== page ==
Bill Hicks

Shock and Awe

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If one knew nothing about Bill Hicks, seeing a copy of Shock and Awe on the shelves in your local record shop might lead you to believe that Hicks is a contemporary social and political satirist, swift to heap scathing commentary onto the Bush administration, the war in Iraq, and America's quest to find Saddam Hussein. And you'd be exactly right, except for one word -- contemporary. Such is the genius of Bill Hicks, a man who has been dead for more than a decade, and yet whose material is still astoundingly pertinent to the present-day state of world affairs. The U.K.-based label Invasion Group, recognizing these "meet the new boss, same as the old boss" similarities, decided to release Shock and Awe during the summer of 2003, a year in which a man named Bush was still the president, fighting in Iraq was once again being waged, and the quest to locate Hussein crept ever onward. The eye-catching cover art (made to look like a screaming newspaper headline) plays up this fact to the hilt, boldly proclaiming such Hicks witticisms as "the only problem the CIA are having is persuading Hussein to fly to Dallas" and "I believe George Bush is the child of Satan."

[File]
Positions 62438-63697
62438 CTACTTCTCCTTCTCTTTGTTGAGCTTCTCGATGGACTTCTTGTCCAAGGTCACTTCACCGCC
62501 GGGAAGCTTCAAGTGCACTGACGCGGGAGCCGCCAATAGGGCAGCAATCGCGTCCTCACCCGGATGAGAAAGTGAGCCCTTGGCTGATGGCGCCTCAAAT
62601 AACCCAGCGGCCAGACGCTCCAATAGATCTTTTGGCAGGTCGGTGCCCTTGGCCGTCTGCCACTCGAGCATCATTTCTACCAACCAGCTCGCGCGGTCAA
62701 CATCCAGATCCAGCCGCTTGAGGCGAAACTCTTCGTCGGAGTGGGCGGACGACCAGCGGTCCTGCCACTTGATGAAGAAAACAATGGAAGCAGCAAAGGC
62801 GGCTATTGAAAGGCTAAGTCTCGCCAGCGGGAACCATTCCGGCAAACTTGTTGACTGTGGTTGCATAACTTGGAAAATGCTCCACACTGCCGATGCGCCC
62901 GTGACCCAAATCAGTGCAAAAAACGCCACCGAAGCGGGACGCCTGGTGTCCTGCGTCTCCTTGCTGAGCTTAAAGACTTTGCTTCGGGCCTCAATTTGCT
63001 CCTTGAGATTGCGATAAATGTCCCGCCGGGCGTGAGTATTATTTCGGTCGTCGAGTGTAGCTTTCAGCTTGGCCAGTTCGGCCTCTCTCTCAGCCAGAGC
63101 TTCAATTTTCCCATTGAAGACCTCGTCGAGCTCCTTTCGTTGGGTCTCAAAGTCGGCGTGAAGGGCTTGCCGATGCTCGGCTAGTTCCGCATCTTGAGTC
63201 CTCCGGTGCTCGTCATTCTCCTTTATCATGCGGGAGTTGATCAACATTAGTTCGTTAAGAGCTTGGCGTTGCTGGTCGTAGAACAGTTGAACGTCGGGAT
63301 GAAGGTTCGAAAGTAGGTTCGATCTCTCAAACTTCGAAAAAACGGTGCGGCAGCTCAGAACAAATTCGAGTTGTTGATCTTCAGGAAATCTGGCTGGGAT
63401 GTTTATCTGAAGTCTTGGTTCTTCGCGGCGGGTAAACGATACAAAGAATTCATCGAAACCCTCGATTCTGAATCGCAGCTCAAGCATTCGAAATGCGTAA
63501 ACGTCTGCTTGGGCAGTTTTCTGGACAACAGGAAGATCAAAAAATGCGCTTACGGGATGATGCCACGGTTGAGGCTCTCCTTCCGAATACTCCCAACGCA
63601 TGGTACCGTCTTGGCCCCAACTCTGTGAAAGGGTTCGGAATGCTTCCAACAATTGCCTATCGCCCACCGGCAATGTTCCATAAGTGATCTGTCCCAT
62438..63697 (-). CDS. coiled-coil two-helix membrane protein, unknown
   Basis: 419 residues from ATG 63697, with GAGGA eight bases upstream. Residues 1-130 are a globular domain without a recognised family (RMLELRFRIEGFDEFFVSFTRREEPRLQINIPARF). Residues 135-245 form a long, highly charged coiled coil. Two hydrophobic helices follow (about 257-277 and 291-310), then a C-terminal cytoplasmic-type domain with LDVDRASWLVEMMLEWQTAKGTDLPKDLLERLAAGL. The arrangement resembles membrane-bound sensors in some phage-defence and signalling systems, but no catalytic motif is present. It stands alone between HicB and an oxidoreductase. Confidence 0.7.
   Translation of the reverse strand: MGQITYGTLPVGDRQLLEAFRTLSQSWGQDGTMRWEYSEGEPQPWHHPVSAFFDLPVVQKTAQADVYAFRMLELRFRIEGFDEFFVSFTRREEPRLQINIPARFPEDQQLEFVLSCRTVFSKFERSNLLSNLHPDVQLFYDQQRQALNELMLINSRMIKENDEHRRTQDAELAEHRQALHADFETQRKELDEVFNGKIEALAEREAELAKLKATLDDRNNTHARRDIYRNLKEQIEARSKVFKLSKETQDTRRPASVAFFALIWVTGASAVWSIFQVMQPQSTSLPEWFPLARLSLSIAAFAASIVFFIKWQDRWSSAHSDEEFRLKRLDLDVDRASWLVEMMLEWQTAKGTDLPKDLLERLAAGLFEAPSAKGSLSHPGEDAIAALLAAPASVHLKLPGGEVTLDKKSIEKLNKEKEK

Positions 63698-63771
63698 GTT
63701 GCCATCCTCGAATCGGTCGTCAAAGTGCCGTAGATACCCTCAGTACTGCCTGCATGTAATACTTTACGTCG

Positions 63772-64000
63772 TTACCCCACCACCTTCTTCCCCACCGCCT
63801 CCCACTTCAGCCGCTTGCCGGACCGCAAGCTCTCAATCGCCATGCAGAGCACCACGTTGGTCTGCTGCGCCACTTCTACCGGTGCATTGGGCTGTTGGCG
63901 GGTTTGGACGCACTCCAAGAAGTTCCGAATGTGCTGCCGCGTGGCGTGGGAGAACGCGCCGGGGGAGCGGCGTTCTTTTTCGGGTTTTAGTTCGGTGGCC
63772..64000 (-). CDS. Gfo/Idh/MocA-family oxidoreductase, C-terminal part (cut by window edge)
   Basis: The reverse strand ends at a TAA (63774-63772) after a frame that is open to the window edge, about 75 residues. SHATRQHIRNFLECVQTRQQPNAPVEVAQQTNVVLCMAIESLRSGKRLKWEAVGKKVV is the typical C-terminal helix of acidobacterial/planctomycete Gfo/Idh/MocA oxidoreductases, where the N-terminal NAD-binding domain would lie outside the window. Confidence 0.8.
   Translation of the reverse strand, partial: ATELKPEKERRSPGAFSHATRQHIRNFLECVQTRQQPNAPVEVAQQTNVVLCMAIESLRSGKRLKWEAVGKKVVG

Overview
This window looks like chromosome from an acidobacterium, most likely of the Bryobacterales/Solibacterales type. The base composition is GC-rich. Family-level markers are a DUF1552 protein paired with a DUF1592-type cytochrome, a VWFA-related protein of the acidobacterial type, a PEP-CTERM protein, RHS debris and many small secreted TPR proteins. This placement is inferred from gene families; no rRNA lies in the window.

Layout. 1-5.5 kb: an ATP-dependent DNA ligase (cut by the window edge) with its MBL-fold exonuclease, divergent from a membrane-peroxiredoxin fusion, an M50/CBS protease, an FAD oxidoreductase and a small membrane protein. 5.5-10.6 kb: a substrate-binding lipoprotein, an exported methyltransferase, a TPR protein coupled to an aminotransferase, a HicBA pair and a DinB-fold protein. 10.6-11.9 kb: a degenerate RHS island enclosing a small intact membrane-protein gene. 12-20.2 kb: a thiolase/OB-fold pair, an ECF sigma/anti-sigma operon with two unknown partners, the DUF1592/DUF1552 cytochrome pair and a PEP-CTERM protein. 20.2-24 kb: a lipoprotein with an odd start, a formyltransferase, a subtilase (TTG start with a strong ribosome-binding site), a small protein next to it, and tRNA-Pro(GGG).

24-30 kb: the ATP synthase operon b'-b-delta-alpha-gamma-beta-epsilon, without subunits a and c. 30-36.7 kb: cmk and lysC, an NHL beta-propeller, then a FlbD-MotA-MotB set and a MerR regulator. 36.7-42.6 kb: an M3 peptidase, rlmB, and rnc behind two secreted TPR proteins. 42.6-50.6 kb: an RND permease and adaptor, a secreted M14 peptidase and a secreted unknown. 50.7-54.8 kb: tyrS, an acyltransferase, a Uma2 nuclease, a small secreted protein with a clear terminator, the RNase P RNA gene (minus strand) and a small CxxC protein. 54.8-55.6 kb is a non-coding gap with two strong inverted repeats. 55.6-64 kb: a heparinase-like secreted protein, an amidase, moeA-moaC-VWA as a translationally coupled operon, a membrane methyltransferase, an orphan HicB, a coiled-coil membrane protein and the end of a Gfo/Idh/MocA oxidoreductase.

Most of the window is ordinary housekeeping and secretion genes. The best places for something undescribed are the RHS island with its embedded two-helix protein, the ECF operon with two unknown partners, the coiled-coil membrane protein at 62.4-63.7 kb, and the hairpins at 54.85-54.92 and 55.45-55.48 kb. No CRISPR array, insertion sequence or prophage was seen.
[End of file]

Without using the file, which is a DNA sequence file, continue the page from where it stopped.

The recording itself -- which comes from a sold-out performance at the Oxford Playhouse Theatre on November 11, 1992 -- contains some material that has appeared on previous albums (Arizona Bay, mostly), in addition to "new" material previously unavailable on CD. Like most good live performers, Hicks keeps his material fresh by delivering it somewhat differently from night to night; in particular, it is intriguing here to hear how smoothly he could tailor his act to suit a British audience. This show took place a mere week after Bill Clinton had unseated George Bush in the presidential election, and already Hicks has ten minutes' worth of material on this subject that he drops on the audience right from the get-go. "People would say to me, 'Bill, you vote for Clinton, he's gonna raise your taxes. A vote for Clinton is a vote for higher taxes.' See, I have news for you, folks -- the reason I didn't vote for George Bush is because George Bush (along with Ronald Reagan) presided over an administration whose policies towards South America included genocide. So the reason I didn't vote for him is because he's a mass murderer. I'll pay that extra nickel on a liter of petrol just knowing that little brown kids aren't being clubbed to death like baby seals in Honduras so Pepsi can put a plant down there." As usual, Hicks comes across as a leftist social commentator first and a comedian second -- his primary mission seems to be to get people to think for themselves, with American apathy being perhaps his most hated target. "Go back to bed, America. It's all explained to you now. There should be no question about your government's legitimacy. Here, here's American Gladiators. Watch that, and shut up. Go back to bed, America. You're in the land of freedom now." No subject is safe from the Hicks assault, whether it be politicians, fundamentalist Christians, children, the JFK assassination, or Madonna. And yet, as cynical and misanthropic as he could be, one gets the feeling that Hicks loved his audiences (particularly attentive ones) and could just as easily offer an inspirational message in parting ("Is There a Message"). Although it isn't the best starting point for entry into the Bill Hicks catalog, Shock and Awe is another worthwhile title for the already converted to check out.

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